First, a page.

Enfilade

Exhibition | Making Time: The Art of the Kentucky Tall Case Clock

Posted in books, catalogues, conferences (to attend), exhibitions by Editor on March 30, 2019

Now on view at the Speed Art Museum:

Making Time: The Art of the Kentucky Tall Case Clock, 1790–1850
Speed Art Museum, Louisville, 2 February — 16 June 2019

Curated by Scott Erbes

Case attributed to Daniel Spencer (American, about 1741–1796), Lexington, Fayette County, Kentucky, Tall Case Clock, 1793–96; cherry, poplar, chestnut, walnut; eight-day brass and steel movement, 98 inches high (Cox Collection).

Making Time: The Art of the Kentucky Tall Case Clock, 1790–1850 is a first-of-its-kind exhibition devoted to early Kentucky tall case, ‘grandfather’ clocks. The exhibition showcases twenty-seven clocks made across a wide swath of Kentucky from the 1790s through the 1840s. The majority of the clocks come from family and private collections and have rarely, if ever, been shared with the public. The exhibition is accompanied by a fully illustrated scholarly catalog that presents significant new research on early Kentucky cabinetmaking and the state’s watch and clock trade.

When shown side-by-side, the clocks reveal the expert hands of many Kentucky artisans; illustrate the hidden world of gears, bells, weights, and pendulums that kept the clocks running and chiming; and record the complex webs of craft, taste, trade, and technology needed to make these practical works of art. Throughout the exhibition, the clock cases illustrate the talents of early Kentucky cabinetmakers, both native-born and those who came to the state in search of success. These artisans transformed local woods like cherry and walnut into towering cases that frequently incorporate flourishes like inlaid decoration, carved ornament, and richly figured veneers. The results range from urbane, Federal-style creations to more idiosyncratic, often boldly inlaid forms. Numerous Kentucky silversmiths are associated with the intricate movements housed within the various clocks.

Just in Time: Exploring Kentucky Tall Case Clocks
Speed Art Museum, Louisville, 18 May, 9:00–3:00

Come join us for a study day exploring the backstories behind early Kentucky tall case clocks with the experts who created the exhibition Making Time: The Art of the Kentucky Tall Case Clock, 1790–1850. Enjoy a morning of presentations focused on the art, history, and technology of these Kentucky treasures; an opportunity to purchase signed copies of the exhibition’s accompanying catalog; and an afternoon tour of the exhibition with its creators. $75.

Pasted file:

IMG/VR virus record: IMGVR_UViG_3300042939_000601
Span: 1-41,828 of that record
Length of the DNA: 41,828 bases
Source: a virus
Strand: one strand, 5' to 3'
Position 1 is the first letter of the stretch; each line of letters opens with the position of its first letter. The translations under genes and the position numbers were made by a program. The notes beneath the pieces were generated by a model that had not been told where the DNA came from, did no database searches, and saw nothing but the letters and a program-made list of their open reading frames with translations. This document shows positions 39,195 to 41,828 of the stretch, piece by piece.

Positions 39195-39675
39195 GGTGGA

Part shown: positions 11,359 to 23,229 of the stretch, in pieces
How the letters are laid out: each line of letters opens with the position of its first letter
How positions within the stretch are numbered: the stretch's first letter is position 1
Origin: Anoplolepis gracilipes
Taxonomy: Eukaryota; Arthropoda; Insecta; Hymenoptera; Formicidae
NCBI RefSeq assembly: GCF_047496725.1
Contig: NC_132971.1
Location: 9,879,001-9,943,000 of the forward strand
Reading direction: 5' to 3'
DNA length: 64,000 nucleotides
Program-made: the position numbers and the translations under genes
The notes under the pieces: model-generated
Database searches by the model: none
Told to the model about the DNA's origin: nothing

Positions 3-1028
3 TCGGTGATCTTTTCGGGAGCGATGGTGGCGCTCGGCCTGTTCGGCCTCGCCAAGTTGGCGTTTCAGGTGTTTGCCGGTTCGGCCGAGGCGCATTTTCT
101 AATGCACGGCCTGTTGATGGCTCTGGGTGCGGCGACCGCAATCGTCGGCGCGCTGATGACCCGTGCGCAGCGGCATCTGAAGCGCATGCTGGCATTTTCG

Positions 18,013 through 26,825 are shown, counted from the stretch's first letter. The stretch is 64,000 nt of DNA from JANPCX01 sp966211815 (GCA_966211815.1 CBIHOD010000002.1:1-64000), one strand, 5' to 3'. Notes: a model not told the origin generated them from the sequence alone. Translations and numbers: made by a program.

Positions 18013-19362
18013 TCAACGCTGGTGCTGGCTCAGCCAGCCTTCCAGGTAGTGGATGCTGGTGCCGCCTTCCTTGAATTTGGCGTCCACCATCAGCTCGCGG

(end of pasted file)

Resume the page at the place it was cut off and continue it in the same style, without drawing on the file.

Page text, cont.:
Scott Erbes (Curator of Decorative Arts and Design, Speed Art Museum), From the Beginning: An Introduction to Kentucky Tall Case Clocks

Early Kentucky tall case clocks tell many stories: of the talented artisans who created them, of local and regional practices, of fashionable taste, of international trade, of the nature of time and timekeeping in Federal America, and of family memory. This overview will touch on these themes and others, setting the stage for the day’s conversations.

Mack Cox (independent researcher and collector), Making the Case for the Art in Kentucky Tall Case Clocks

Kentucky tall case clocks consist of locally made cases mated with clock movements, dials, and other components often made elsewhere. While the latter are often well documented, the Kentucky-made portions and artistic expressions of early Kentucky craftsmen are nearly unknown. Based on over a decade of serious study of Kentucky furniture, this lecture will shed light on the art and Kentucky parts of the Kentucky tall case clock.

Bob Burton (independent researcher and collector), What Makes It Tick: Inside Kentucky Tall Case Clocks

The movements and related parts in Kentucky tall case clocks vary widely in type, materials, and origins. This discussion will reveal these secrets, exploring the time-keeping mechanisms, painted dials, and other components that marked the time in early Kentucky clocks.

Greg Black (independent researcher and collector), Will the Real Elijah Warner Please Stand Up?

Over the past decades, much has been written about Elijah Warner of Lexington, Kentucky, especially that he was a cabinetmaker and clockmaker. The recent discovery of nineteenth-century documents and advertisements cast new light on Warner’s training and occupation and the goods he produced and sold. This presentation will review this information to bring the real Elijah Warner into better focus.

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